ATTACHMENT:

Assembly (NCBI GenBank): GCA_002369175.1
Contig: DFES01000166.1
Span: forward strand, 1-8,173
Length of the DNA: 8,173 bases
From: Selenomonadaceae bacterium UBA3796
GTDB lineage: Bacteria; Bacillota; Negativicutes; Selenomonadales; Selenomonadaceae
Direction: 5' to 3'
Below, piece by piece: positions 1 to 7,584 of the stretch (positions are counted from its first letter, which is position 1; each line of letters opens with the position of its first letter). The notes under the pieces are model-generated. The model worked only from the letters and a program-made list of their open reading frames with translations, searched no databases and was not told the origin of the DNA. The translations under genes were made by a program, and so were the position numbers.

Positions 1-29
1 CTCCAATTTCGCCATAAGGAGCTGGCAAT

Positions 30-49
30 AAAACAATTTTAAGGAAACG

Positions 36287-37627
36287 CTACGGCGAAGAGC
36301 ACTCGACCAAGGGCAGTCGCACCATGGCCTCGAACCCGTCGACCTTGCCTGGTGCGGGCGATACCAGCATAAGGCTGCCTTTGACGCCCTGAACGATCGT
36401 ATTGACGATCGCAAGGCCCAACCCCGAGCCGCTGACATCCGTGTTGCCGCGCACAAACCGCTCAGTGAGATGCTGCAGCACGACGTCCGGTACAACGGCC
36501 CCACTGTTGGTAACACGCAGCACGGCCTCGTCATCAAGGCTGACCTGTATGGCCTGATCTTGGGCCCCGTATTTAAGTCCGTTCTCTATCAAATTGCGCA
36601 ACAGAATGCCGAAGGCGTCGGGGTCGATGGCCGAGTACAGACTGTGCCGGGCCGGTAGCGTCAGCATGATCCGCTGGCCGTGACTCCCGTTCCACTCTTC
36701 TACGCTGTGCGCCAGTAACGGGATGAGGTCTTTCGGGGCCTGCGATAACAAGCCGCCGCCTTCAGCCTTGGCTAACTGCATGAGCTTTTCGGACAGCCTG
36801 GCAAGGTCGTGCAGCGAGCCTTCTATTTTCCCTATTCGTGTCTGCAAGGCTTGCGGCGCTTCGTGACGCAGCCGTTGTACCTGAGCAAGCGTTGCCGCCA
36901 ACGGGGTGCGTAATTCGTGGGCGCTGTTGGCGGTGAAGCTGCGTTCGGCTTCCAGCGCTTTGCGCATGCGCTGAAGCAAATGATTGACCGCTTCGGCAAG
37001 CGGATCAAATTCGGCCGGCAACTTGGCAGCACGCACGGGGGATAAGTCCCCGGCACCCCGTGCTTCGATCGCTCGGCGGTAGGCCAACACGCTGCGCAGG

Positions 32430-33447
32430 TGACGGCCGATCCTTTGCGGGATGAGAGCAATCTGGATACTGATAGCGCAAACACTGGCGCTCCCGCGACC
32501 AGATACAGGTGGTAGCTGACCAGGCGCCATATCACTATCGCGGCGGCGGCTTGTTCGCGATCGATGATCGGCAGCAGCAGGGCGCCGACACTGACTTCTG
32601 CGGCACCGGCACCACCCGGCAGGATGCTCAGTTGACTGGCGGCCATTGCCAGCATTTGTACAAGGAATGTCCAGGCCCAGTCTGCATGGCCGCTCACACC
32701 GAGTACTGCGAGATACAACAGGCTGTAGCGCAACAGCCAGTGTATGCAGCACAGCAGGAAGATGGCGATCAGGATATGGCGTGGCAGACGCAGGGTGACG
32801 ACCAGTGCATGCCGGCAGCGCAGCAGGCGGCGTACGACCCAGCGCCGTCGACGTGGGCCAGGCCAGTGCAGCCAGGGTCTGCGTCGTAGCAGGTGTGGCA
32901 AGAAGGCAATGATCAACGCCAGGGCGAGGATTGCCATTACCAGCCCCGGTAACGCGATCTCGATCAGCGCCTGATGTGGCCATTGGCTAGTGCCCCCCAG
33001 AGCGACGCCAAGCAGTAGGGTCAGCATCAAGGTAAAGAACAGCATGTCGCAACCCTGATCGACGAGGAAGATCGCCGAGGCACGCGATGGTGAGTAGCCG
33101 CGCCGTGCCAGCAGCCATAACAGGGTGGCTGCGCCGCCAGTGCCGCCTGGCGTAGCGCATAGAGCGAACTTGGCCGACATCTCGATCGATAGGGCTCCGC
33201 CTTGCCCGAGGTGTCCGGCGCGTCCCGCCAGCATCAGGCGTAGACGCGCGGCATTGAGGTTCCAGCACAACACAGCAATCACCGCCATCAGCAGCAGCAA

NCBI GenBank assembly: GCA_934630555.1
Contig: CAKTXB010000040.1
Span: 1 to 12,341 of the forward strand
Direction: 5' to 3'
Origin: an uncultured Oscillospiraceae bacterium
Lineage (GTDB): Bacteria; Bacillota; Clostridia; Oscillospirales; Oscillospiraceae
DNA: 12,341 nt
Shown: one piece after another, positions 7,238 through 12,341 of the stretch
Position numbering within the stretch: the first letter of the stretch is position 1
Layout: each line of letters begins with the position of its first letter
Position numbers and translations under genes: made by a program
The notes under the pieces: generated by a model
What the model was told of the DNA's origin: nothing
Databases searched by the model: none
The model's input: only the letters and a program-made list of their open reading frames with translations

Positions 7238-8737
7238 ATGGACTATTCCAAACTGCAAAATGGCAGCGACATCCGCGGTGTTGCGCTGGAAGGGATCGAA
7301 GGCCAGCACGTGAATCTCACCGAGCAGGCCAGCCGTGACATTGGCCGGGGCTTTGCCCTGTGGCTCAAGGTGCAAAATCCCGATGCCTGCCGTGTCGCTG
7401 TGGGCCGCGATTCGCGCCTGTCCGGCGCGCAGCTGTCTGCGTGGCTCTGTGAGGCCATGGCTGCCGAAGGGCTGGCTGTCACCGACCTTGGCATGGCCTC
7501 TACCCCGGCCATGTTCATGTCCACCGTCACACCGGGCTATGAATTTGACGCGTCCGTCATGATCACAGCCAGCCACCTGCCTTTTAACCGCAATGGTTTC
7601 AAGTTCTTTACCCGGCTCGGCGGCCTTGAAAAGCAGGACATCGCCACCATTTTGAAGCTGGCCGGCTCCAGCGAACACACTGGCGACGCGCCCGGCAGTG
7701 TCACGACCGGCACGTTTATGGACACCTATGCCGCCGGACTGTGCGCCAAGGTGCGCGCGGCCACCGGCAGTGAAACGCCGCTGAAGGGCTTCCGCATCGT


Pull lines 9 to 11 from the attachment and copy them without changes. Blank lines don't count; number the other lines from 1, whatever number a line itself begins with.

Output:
Positions 1-29
1 CTCCAATTTCGCCATAAGGAGCTGGCAAT

Positions 30-49